Everyone was surprised in Lucknow to find me unannounced.
For the first time, I had taken gifts for all. I enquired relatives about their health, went for shopping with my mom and spent time with aunts. I did not get irritated at ‘this is your age to have kids’ talk. I even tried to joke with my dad.
My parents guessed something was wrong. The topic of marriage was not breached for three days. I had to break the impasse.
“We need to talk.” I announced on the dinner table that night. Anxious glances were exchanged. No good thing ever came if a discussion was started like that. Kids were quietly dispatched to their room. A second passed like an age. I felt suffocated.
“I want to get married.” I finally said. Those who have undergone this will vouch that it is extremely difficult to say that. It is extremely difficult to tell your mom and dad that you are dying to get married. It is always meant to be the other way round.
“Hmm…” My father groaned. It was his signal to continue.
My eyes were fixed at the table while I spoke. I told them everything; well almost. I tried to drive them to fait accompli and its aftermath was not bad. My mother wiped tears by corner of her pallu. Her action was imitated by most of my aunts. My father left the table without saying a word. Marriage of their child is every parent’s dream; marriage by child’s own volition their worst nightmare.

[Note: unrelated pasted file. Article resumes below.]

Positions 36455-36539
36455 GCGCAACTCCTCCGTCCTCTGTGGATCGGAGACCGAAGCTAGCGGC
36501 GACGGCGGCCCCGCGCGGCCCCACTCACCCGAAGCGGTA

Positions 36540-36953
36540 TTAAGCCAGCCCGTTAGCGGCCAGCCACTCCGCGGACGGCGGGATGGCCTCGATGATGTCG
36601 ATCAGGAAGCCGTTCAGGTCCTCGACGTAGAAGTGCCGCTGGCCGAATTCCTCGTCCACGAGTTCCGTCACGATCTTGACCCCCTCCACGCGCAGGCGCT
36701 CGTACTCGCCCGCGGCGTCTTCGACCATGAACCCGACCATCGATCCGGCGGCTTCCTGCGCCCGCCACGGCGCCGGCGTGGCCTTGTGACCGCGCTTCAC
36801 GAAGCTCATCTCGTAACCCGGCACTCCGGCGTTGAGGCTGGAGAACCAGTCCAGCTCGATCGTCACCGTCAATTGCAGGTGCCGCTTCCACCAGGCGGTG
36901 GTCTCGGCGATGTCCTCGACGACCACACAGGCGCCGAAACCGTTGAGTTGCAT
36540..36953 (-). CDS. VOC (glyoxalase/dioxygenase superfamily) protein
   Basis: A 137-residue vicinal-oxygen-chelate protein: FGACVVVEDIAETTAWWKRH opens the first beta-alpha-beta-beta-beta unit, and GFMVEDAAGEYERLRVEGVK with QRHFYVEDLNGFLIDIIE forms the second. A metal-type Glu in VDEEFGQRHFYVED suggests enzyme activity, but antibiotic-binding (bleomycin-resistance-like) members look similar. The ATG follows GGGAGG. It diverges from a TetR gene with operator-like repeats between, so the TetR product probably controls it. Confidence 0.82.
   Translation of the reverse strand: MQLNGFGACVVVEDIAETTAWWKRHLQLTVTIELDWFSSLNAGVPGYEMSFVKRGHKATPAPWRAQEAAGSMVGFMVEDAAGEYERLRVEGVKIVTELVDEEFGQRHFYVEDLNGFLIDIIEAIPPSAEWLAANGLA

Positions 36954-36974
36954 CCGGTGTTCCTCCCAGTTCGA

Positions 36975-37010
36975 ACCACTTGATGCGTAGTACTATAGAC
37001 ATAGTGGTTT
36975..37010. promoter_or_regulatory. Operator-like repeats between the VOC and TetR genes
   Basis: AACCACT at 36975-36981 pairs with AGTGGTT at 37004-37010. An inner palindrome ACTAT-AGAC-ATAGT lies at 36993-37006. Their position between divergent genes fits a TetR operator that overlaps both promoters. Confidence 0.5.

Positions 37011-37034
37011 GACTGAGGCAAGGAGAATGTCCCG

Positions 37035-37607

After some days of melodrama, my parents agreed. Their desire to get me married off overcame their reluctance. Mom bought gifts for my bride to be. My father found all probable wedding dates.
“Now when you are getting married, you should give me a grandchild soon.” Mom said as I left. Now she had to plan marriage of my
A new chapter of my life was about to begin. I did not tell Aditi about all this as I wanted to see excitement on her face. We would have to convince her parents, and then we would live happily ever after.
When I reached home, my door was locked; newspapers were not picked for days. Aditi at times went outdoors at a short notice but she had always informed. I tried to ring her but the call did not go through. I checked with my landlord. He said that Aditi left five days back. She had left me a note. My heart sank as I opened the envelope.
I guess the right way to begin this letter should be…..with an apology. Please pardon me. Pardon me that I left without saying a word, that I did not say this before and did not give a reply you truly deserved. Truth being told, I was afraid to break your heart.
I came to Bombay with a dream and I cannot betray it now, whatever is the cost. We have different priorities in life and committing to a relationship does not figure in mine. I am sorry if I gave an impression that I was in love. I treasure the time spent with you, and pray that……some day when I am ready for it……., I get a guy who proposes me in a stupid way like that.
As for our relationship, let us not try to label that. Wish we can still be friends; for old time sake.
Lots of Love,
PS: 1. Left your LPG cylinder empty, you may have to go hungry for some days.
2. Whenever you want to see locks on my face, we can fix up a date.
3. Praying that you get married to some really nice girl!